Thursday, April 18, 2024

SECU to offer tiered rates on credit cards in November

The State Employees’ Credit Union of North Carolina will start offering different interest rates on Visa credit cards and some consumer loans on Nov. 1, the Raleigh-based institution told employees this week.

This follows the introduction of so-called “tier-based pricing” on auto loans that kicked off in March, marking a strategic change. It is the second-largest U.S. credit union with about $50 billion in assets.

SECU has been among the only U.S. financial institutions to offer the same interest rate to all members. Now, some SECU members pay about four or five percentage points more on auto loans than those with the strongest credit scores.

The credit union’s board contends it needs to offer better rates to members with strong finances to avoid losing their business to rivals. They also say that their highest-rate loans are still more affordable than is otherwise available to members with weak credit histories.

The shift sparked opposition from former SECU CEOs Jim Blaine and Mike Lord and other SECU members, culminating in the election of three dissident directors to the 11-member board at this week’s annual meeting. Three current SECU directors were defeated, including Vice Chair Alice Garland and longtime director Jo Anne Sanford. Both Blaine and CEO Leigh Brady said they were surprised at the outcome.

At the annual meeting, the tier-based lending strategy was criticized by more than a dozen credit union members, former employees and three newly elected directors. One member noted that the 86-year-old credit union had distinguished itself from banks by offering the same rate to a CEO or a janitor. Another called it “race-based pricing” because of studies showing that Black and Hispanic consumers pay higher interest rates on loans than white consumers, reflecting their relative financial status.

Two days after the meeting, SECU sent a memo to all employees noting that its next phase of Tier-Based Pricing “is anticipated to go live on November 1.” The SECU board approved the overall roll-out in February 2022 and set target dates to include consumer loans in the fourth quarter and mortgage loans next year, spokeswoman Sandra Jones said in an e-mail.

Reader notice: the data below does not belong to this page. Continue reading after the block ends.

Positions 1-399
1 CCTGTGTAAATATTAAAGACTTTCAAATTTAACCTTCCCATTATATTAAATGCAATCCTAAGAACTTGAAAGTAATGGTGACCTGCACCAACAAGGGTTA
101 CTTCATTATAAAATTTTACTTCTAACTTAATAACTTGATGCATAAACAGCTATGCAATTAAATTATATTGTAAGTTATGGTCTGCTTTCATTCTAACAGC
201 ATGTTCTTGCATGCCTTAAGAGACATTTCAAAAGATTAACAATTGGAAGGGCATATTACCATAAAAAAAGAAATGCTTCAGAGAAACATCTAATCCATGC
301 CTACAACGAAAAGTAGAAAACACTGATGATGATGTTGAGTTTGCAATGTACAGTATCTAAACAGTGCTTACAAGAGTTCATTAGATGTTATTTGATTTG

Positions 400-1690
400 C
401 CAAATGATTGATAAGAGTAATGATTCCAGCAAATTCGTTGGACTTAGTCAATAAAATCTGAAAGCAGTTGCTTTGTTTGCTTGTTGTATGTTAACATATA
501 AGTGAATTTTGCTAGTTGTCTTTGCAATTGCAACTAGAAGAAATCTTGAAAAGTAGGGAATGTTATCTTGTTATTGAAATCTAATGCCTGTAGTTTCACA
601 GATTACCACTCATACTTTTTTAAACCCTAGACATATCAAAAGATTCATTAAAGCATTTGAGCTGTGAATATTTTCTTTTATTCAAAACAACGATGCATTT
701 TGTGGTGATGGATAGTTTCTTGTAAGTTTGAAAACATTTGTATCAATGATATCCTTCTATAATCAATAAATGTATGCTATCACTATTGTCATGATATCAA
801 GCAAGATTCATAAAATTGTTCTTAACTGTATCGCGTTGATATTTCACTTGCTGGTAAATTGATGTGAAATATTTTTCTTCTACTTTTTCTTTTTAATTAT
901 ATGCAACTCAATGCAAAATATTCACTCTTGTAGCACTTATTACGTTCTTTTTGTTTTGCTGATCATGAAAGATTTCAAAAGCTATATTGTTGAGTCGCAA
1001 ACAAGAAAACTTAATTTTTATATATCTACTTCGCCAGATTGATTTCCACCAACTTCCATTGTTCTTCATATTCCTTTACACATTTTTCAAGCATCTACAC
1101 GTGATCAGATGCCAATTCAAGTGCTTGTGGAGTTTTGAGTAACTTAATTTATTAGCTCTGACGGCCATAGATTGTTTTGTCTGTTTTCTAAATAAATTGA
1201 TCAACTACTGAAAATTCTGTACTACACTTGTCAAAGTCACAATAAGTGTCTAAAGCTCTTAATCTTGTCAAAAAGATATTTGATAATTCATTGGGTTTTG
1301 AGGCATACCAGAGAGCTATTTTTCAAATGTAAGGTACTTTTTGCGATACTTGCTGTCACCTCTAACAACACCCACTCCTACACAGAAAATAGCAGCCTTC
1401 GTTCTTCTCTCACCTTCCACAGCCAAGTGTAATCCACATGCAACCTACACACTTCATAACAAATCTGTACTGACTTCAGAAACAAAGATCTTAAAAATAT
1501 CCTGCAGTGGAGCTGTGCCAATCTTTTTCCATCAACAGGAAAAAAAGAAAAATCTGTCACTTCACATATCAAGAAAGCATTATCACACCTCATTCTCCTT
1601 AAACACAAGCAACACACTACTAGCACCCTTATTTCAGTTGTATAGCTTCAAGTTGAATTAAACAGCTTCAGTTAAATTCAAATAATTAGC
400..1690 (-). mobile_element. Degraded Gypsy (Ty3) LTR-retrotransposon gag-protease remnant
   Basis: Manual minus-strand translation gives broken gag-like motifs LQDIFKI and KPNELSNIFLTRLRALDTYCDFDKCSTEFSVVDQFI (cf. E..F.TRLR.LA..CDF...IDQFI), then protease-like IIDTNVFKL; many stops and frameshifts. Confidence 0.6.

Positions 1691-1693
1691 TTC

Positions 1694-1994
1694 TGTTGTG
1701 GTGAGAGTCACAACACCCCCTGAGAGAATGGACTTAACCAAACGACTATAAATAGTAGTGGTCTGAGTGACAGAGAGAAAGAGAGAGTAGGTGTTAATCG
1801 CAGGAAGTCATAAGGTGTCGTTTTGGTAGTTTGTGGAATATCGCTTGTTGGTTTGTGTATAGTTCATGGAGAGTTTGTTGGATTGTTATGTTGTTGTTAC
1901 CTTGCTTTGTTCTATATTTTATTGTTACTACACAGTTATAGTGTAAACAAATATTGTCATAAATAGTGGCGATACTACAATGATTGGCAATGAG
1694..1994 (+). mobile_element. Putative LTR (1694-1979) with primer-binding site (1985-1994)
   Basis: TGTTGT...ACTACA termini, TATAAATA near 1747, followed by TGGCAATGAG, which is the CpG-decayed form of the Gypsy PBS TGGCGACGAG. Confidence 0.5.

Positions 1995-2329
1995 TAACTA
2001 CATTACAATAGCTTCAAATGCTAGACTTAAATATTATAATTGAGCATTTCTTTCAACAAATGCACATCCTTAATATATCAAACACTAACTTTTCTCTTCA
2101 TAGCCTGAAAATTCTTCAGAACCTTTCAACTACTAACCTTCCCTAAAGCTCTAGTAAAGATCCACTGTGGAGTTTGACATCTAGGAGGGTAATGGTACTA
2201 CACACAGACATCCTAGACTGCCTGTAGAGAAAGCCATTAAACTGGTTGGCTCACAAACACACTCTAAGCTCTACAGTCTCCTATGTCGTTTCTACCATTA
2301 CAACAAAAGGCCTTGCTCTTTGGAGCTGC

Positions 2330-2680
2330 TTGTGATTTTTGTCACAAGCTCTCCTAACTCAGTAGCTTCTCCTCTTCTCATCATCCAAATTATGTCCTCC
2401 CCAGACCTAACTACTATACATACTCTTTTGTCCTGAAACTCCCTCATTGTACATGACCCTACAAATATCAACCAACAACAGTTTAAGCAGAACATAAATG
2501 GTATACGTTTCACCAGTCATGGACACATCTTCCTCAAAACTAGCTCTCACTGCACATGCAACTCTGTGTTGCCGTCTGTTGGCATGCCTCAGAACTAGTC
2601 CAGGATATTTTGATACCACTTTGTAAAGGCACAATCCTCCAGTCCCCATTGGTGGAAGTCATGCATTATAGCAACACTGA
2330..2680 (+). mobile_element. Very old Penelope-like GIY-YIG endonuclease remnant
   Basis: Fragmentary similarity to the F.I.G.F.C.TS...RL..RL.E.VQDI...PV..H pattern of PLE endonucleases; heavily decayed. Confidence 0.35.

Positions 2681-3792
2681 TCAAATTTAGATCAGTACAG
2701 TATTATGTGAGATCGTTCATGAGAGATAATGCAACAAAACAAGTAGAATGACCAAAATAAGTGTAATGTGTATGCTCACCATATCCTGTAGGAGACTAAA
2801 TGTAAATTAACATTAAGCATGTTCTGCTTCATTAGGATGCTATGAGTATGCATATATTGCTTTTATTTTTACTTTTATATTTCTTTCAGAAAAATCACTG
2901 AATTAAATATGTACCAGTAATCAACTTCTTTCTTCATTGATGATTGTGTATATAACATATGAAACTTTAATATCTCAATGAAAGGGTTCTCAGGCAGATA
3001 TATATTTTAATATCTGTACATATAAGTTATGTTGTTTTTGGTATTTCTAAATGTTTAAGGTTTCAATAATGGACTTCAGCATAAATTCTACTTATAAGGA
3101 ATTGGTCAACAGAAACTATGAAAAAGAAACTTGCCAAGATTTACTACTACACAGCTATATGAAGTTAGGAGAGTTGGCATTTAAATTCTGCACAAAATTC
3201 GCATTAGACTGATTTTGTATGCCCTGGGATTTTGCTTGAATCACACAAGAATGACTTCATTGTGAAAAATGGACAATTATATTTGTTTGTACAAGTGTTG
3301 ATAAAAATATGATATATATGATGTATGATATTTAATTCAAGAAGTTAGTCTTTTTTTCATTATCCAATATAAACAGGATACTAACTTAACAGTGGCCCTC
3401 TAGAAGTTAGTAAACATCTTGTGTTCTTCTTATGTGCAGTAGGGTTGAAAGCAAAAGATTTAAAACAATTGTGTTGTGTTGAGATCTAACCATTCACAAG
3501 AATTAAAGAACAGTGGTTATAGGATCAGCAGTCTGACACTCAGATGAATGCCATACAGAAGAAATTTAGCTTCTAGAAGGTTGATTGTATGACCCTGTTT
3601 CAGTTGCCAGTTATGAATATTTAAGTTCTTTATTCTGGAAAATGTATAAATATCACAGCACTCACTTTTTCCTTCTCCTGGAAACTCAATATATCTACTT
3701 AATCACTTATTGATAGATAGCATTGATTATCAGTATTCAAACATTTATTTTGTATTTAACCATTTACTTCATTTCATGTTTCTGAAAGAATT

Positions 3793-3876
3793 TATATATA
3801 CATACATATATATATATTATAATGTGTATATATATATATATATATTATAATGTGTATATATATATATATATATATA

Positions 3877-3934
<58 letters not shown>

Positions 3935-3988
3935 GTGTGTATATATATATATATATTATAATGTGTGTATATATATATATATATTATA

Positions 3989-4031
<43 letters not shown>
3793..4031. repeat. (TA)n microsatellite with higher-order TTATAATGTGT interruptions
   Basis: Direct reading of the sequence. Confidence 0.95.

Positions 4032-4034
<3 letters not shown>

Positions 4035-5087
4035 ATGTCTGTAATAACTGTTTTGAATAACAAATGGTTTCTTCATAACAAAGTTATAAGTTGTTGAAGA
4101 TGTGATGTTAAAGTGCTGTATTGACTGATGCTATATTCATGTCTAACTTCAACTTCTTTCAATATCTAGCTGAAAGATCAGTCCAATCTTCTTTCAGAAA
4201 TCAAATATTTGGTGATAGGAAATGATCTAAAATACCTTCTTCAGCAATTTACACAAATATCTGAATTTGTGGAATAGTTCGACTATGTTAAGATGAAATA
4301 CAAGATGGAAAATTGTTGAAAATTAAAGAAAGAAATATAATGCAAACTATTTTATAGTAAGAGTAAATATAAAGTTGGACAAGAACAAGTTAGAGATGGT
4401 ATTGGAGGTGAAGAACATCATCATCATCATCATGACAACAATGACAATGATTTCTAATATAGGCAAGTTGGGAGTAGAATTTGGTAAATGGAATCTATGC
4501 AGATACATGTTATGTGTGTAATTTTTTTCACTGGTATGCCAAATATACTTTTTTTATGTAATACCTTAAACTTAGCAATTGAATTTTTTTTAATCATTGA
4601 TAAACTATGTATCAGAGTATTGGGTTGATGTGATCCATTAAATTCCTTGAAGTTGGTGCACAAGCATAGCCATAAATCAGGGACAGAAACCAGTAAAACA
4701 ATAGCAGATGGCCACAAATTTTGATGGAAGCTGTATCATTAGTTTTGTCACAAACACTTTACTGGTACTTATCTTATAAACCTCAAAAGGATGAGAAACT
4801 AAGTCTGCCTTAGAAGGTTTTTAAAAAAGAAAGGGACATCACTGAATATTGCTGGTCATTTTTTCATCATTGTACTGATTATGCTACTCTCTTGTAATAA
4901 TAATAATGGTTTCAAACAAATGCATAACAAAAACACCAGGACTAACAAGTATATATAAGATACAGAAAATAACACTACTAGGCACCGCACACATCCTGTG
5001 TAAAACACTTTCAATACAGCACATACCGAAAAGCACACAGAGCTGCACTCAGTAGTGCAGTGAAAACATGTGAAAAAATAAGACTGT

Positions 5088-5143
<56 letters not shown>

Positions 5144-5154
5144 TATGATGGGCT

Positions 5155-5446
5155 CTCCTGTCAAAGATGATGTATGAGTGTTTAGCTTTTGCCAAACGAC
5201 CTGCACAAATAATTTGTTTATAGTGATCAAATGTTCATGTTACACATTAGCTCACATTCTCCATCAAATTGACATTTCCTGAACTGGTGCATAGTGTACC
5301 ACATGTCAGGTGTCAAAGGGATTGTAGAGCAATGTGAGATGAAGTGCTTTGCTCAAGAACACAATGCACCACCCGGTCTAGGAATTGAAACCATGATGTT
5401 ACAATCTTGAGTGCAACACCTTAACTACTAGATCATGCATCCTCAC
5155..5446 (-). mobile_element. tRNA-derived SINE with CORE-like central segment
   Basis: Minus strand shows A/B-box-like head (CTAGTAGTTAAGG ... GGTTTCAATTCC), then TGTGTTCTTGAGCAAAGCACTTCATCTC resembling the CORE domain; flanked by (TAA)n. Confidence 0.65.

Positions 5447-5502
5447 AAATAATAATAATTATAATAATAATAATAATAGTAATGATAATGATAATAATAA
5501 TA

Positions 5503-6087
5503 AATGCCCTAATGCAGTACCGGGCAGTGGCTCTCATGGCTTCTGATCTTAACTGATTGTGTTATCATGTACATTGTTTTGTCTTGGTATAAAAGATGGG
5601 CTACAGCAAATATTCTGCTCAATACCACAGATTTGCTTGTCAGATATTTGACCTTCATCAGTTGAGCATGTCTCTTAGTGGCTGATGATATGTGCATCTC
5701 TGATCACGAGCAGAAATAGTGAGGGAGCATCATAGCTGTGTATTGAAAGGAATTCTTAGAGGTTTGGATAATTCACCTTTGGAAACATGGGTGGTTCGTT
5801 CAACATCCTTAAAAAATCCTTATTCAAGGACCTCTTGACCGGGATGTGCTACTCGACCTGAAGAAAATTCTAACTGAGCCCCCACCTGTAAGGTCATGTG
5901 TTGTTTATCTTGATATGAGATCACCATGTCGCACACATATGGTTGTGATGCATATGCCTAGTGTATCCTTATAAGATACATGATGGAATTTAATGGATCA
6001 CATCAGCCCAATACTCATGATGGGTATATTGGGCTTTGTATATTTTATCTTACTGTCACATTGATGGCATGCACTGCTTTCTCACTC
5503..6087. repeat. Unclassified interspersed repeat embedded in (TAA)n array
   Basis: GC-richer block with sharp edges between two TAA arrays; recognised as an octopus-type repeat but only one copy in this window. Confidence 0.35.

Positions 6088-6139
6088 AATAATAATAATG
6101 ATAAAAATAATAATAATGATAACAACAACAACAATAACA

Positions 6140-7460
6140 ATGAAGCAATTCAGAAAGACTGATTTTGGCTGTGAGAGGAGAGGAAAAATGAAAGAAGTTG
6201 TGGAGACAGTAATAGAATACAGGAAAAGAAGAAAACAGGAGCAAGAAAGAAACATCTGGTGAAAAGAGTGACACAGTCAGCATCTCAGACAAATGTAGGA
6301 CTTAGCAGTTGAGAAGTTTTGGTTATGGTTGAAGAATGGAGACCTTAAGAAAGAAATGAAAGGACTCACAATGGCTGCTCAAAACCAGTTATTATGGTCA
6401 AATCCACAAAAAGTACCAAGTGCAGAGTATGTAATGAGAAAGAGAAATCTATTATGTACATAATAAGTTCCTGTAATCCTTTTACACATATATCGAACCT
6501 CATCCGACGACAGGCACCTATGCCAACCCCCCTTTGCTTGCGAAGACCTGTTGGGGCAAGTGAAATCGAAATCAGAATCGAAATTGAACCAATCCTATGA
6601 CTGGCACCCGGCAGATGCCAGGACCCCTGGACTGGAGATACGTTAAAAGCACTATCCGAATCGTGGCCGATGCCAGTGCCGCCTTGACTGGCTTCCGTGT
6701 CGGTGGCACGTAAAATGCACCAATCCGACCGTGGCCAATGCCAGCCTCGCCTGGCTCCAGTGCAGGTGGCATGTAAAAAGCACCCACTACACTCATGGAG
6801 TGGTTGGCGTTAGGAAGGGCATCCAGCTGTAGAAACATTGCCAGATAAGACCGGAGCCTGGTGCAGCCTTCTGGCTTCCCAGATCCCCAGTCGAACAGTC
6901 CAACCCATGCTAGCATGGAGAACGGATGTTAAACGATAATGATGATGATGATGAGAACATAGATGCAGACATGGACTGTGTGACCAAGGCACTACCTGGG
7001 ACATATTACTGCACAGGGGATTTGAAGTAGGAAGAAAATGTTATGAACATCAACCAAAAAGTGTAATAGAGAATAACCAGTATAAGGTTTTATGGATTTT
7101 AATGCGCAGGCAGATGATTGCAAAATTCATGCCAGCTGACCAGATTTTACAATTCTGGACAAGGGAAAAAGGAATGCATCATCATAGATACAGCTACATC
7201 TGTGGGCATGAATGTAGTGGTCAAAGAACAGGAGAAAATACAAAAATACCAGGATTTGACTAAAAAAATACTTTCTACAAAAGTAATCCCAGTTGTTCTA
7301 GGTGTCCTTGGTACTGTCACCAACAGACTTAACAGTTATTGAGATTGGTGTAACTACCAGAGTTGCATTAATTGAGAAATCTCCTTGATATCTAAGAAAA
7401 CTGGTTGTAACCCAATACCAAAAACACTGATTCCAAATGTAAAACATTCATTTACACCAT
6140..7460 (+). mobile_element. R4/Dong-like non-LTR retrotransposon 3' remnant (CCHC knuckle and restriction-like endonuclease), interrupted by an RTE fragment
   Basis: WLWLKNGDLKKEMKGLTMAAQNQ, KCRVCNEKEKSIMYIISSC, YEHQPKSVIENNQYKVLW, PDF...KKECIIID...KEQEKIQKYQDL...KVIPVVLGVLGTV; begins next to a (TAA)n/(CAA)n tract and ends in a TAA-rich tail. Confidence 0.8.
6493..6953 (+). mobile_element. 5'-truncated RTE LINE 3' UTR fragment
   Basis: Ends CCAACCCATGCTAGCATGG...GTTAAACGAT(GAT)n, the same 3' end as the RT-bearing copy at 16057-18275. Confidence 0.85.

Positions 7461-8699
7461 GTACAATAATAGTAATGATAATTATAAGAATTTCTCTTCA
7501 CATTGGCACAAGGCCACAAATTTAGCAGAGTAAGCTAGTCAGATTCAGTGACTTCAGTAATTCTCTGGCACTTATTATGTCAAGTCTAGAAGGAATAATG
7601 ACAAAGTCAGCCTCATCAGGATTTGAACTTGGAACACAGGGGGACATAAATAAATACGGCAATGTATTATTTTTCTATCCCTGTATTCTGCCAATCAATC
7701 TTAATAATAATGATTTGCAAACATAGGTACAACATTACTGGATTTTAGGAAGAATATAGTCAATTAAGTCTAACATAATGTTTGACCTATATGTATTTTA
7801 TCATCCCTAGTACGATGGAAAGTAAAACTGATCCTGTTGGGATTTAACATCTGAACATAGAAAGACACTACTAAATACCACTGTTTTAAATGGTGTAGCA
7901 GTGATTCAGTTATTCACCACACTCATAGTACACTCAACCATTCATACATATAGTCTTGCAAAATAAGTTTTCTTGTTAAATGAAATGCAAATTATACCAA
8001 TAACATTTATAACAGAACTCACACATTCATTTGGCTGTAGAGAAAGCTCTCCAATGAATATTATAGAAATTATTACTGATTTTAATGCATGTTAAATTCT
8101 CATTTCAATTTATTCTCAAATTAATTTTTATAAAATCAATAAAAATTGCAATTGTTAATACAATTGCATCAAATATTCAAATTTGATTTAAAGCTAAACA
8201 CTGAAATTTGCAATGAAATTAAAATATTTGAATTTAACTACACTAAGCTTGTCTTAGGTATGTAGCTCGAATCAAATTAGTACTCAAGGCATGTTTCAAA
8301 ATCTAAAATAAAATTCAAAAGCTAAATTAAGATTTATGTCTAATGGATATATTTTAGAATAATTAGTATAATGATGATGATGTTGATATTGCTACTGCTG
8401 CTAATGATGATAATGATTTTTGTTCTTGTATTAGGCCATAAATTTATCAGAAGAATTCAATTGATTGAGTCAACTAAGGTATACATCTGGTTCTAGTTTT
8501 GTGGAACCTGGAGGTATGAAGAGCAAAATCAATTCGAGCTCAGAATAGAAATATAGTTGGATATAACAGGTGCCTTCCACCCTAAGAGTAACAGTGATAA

The memo cited the success of the auto loan program, which has sparked an 82% increase  in lending to borrowers with the best credit scores from February through August. That compares with a roughly 20% increase for those with the weakest or no credit scores, SECU said.

SECU’s board approved the Nov. 1 rollout “some time ago as training, communications and programming changes to systems needed to be completed in preparation for the launch,” she said. It will include “closed-end fixed rate [loans], open-end line of credit and Visa credit card.”

The board “heard the concerns expressed by members at the Annual Meeting and plan to review our lending pricing strategy at the next Board meeting,” Jones said.

At the annual meeting, Brady said tier-based pricing was essential to for the institution’s continued success. She said SECU’s profit margin is squeezed because it has billions of dollars in low-yielding investments and mortgage loans, while needing to raise interest rates on deposits to attract consumers.

Blaine, the ex-CEO who promoted the dissident directors, says SECU’s record profit in recent years shows tier-based pricing is unneeded. He says the unusual level-interest rate strategy embodies the purpose and ethics of member-owned credit unions.

The credit union earned $587 million in the fiscal year ending June 30, compared with $564 million a year earlier and $438 million in 2021. Return on assets was 1.18%, ahead of SECU’s target of 1%. The credit union has reserves of more than $5 billion, or nearly 10.5% of assets.

SECU has 2.7 million members, or about a quarter of the population of North Carolina. About 13,000 of whom voted in the election, which included online balloting for the first time.





David Mildenberg
David Mildenberg
David Mildenberg is editor of Business North Carolina. Reach him at

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